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Fit tool Fit is one of the GraphSight tools used to perform regression analysis using different regression models based on the least squares method. It also makes it possible to add the calculated smoothing curve to the plot and displays common statistical information for the data of a table-defined graph. A little theory first. Regression Model is a a statistical procedure called regression analysis, the model predicts or projects what things would have been like had there been no intervention. Least Squares Fitting is a mathematical procedure for finding the best fitting curve to a given set of points by minimizing the sum of the squares of the offsets ("the residuals") of the points from the curve. GraphSight makes use of this method while finding a fitting curve. Regression is a method for fitting a curve (not necessarily a straight line) through a set of points using some goodness-of-fit criterion. GraphSight makes it possible to process with the reciprocal, gauss, hyperbolic, linear, logarithmic and polynomial regression models. To apply the fit tool to the Table defined graph select it with the mouse and go to the Graphics|Tools|Fit... programs main menu option. You will be presented with the Fit tool dialog. Step 1 The first step of GraphSight Fit tool wizard lets you select a particular regression model to deal with. The generalized formula of the resulting curve appears on the right while you are making you selection.
Reciprocal calculates the best fitting reciprocal line curve for a given set of data. The curve is determined by the equation
The values of x and y are taken from the table graph, the parameters k0, and k1 are estimated using a least squares approximation. A minimum number of 2 values is required in order to apply this regression model. Gauss calculates the best fitting Gaussian curve (normal distribution) for a given set of data. The curve is determined by the equation
The values of x and y are taken from the table graph, the parameters k0, k1, and k2 are estimated using a least squares approximation. Hyperbolic calculates the best fitting Hyperbola for a given set of data. The Hyperbola is determined by the equation
The values of x and y are taken from the table graph, the parameters k0, and k1 are estimated using a least squares approximation. Linear estimates the best fit of a straight line to a sample of two-dimensional data points using linear regression. The line is defined by the equation
A minimum number of 2 values is required in order to apply this regression model. The parameters arameters k and b define the slope and the offset of the line Logarithmic calculates the best fitting logarithmic curve for a given set of data. The curve is determined by the equation
The values of x and y are taken from the table graph, the parameters k0 and k1 are estimated using a least squares approximation. A minimum number of 2 values is required in order to apply this regression model. Polynomial calculates the best fit for a polynomial of order n. The order of the polynomial is restricted to values between 1 and 8. Higher orders will result in numerical instabilities. The resulting curve is determined by the following formula
Note that the minimum number of (x, y) data pairs must not be less than the n parameter. Step 2 The second step of the Fit tool wizard shows the formula of the fitting curve found. Click the Add Graph... button to add the corresponding graph. The Quality field displays the Quality-of-Fit parameter. This parameter may vary between 0.0 and 1.0, indicating the best possible fit if it equals 1.0. The quality of fit calculated by GraphSight is not adjusted to the degree of freedoms in the regression parameters.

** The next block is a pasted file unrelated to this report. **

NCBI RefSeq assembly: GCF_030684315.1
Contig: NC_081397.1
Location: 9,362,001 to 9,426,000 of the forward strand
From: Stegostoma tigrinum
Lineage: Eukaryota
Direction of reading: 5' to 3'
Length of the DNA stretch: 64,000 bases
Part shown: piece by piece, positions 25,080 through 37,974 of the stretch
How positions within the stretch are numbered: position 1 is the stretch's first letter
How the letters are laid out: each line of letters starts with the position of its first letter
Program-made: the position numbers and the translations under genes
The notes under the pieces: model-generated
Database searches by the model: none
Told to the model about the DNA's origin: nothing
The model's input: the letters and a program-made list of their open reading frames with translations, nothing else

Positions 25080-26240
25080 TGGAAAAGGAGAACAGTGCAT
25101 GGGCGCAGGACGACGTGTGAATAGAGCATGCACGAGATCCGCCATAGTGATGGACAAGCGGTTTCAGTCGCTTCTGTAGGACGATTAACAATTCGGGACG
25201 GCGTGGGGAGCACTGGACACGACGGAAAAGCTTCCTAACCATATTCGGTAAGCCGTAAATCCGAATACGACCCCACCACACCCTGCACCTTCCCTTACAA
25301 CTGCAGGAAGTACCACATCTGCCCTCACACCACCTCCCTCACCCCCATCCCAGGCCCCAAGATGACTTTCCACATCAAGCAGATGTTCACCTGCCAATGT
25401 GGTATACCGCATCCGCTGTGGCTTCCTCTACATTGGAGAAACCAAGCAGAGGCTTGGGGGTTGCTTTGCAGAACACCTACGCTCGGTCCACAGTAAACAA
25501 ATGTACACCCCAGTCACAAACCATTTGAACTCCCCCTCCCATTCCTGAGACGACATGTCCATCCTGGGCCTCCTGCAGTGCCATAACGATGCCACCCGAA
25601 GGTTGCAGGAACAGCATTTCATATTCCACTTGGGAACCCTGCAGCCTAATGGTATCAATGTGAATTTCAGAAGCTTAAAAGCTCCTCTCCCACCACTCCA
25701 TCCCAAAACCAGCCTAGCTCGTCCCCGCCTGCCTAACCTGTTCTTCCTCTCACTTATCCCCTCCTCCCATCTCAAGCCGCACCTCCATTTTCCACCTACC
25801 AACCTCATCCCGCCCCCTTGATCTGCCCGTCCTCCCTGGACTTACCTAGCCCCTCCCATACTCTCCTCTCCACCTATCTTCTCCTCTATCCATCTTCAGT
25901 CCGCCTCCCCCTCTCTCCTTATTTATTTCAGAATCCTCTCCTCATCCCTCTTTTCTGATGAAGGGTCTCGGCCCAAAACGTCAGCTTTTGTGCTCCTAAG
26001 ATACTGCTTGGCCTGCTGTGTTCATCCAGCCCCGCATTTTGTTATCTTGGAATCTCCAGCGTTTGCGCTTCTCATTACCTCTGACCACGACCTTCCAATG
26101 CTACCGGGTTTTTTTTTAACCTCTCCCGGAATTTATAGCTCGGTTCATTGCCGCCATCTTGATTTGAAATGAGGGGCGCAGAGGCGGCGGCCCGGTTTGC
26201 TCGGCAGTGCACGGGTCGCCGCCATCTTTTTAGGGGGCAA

Step 3 The third, the last Fit tool wizard page displays a set of common statistics for data (total count of data units, various kinds of mean vlues and standard deviations, correlation coefficient).
The Total units box displays the count of units in the data table. The Corelation coefficient. Generally, a correlation is the degree of association between two or more quantities. In a two-dimensional plot, the degree of correlation between the values on the two axes is quantified by the so-called correlation coefficient. GraphSight considers the correlation coefficient to be a quantity which gives the quality of a least squares fitting to the original data. This box is for displaying the value. For more information about the corelation coefficient, please refer to Weisstein, Eric W. "Correlation Coefficient." Eric Weisstein's World of Mathematics pages. The formula for the correlation coefficient calculation is
GraphSight uses the common procedure for taking the average (mean value) of a finite collection of numbers. It adds up the values, and divide by the number of terms in the sum:
The Mean X, Mean Y and Mean X-Y fields display accordingly the mean values for X, Y, and X-Y numeric vectors. A standard deviation is kind of the "mean of the mean," and often can help you find the story behind the data. To understand this concept, it can help to learn about what statisticians call normal distribution of data. A normal distribution of data means that most of the examples in a set of data are close to the "average," while relatively few examples tend to one extreme or the other. The standard deviation is a statistic that tells you how tightly all the various examples are clustered around the mean in a set of data. To learn more about the standard deviation, please refer to Robert Niles "Standard Deviation". RobertNiles.com pages.
GraphSight computes all possible kinds of standard deviation for your data. These are the Standard deviation of X, Standard deviation of Y and Standard deviation of X-Y fields.